Also Finder has no “one directory up” button, so to move one directory up, you must enable the navigation bar that appears at the bottom of every window. But this is not very intuitive to do. Also, if you are on a file chooser dialog, this bottom navigation does not appear, so there’s no way “up”.

Finder always puts a .DS_Store and a ._MacOSX file and folder on everything you browse, being an external hard drive or usb drive or anything and you can’t disable that behavior. So I typically end up with my thumbdrives and backup drives filled with this files. Also if you compress (zip) a directory using the Finder menu option, the resulting zip also contains these files.

Finder cannot be used as an FTP or SCP client like Konqueror or Nautilus via the location bar. Although you can use the “connect to server…” option.

Conclusions

Well… not much to conclude here. I guess I just have to get used to “the mac way” of things until I get back home to my nice Debian system.

Have you migrated from GNU/Linux to OS X? I’d like to know your experiences and recommendations.

Snow Leopard foto is Creative Commons by Captain Chickenpants
Wildbeet foto is Creative Commons by Arno & Louise
Categories
GNU/Linux Free Software & Open Source

My girlfriend’s migration to Debian

my gnu girlfriend

After years of talking about it and her coming with me to my free software talks and meetings, she finally let me replace the proprietary OS on her laptop with Debian GNU/Linux.

I think it took us both much time to migrate her laptop for several reasons. First, she barely has time to sit at the computer for other "normal" stuff that’s not urgen school projects. So for her, the computer is just a school tool. In contrast, for me, the computer is part of my daily life.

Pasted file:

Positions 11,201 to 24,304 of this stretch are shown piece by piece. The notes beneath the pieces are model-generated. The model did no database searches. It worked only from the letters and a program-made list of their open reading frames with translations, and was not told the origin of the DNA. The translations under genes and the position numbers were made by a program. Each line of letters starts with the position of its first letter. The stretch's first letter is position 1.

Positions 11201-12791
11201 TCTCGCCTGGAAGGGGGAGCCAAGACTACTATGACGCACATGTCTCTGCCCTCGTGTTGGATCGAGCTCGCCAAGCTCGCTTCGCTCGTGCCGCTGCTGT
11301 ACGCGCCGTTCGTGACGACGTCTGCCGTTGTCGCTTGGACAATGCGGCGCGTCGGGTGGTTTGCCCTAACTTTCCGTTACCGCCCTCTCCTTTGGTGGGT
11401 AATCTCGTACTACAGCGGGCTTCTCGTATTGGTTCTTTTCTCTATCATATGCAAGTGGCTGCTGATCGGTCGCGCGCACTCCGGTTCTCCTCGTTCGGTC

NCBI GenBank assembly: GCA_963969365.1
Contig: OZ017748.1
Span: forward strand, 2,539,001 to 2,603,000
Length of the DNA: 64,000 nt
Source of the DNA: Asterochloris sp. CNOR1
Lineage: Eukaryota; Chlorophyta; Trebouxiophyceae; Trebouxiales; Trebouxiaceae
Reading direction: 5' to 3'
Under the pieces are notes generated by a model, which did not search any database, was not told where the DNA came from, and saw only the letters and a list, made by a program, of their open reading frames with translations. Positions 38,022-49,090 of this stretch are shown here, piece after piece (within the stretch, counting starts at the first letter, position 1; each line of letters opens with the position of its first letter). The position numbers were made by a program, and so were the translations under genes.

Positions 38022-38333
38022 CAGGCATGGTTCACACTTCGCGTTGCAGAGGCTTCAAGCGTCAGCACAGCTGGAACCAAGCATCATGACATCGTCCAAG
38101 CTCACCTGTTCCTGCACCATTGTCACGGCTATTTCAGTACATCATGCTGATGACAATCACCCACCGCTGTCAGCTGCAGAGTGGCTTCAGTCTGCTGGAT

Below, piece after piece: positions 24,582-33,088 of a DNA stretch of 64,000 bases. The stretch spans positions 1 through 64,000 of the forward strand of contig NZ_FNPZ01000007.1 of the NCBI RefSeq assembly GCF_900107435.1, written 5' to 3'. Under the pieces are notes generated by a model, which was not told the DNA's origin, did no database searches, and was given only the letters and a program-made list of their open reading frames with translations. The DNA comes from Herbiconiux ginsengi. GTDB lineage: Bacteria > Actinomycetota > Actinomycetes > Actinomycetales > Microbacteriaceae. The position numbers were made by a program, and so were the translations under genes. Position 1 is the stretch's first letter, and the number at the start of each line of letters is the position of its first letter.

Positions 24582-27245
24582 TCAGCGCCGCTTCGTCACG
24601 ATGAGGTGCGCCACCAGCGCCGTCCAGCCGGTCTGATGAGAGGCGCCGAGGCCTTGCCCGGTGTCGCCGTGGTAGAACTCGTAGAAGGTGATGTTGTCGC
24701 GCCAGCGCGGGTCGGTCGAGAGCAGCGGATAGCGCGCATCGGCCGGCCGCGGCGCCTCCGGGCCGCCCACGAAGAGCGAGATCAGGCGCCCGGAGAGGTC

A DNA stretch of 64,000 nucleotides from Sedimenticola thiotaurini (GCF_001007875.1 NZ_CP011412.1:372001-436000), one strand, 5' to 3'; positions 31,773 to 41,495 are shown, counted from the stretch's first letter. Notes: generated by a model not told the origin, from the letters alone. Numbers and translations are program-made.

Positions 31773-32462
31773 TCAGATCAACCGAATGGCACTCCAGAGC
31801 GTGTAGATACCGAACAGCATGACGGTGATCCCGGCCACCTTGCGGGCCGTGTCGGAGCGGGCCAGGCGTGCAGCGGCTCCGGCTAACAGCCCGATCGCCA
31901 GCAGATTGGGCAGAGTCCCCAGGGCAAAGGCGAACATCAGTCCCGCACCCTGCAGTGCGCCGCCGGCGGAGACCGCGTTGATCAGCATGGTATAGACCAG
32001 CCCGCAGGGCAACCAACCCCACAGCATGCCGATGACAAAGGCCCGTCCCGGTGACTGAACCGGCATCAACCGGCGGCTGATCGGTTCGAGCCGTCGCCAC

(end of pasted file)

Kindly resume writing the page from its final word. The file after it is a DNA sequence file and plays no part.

So after lots of procrastinating and "not now because I have urgent stuff to do", she finally allowed me to do the migration.

I’ve prepared her for the migration years before, giving her open source alternative software for almost all her tasks. Firefox for browsing, audacity for her audio editions (she does a lot of this), pidgin for instant messaging. She tried OpenOffice.org several times on Windows, but couldn’t end up adopting it because of some bugs in past versions with the spanish spell-checking dictionary not getting installed.

I selected the Debian distribution over the typical choice of Ubuntu for a new user. First, since I’m a member of KDE Mexico, it was logical for me to suggest the use of KDE. Then the decision was KDE3.5 or KDE4. I went for KDE 3.5 because of stability. I don’t want things to start crashing or behaving weird and then dissapoint her. This point also made a point towards Debian stable over Ubuntu, stability is a lot better. And finally, since I’m going to be giving her technical support, I wanted her to have the same stack of software that I have so I can guide her through screens and commands.

After we backed up all important files on DVD and my terabyte hard drive, we started the installation. Ada got angry at me after I installed it for her. She really wanted to do it herself from beginning to end. So, we started over.

After a long while of downloading updated packages with a relatively slow connection, the system was all set. I explained her the new desktop manager and how to install packages from commandline. A few more minutes downloading audacity, audio and video codecs and other applications, she was all ready to go.

She quickly went through her frustration phase as every change in someone’s life produces. A few complaints later, and the next day she was back into audio editing for her next dance festival.

Its been three days now since she migrated and all I’ve heard is good things about the change. I hope everything keeps going well. Next step: using Emacs.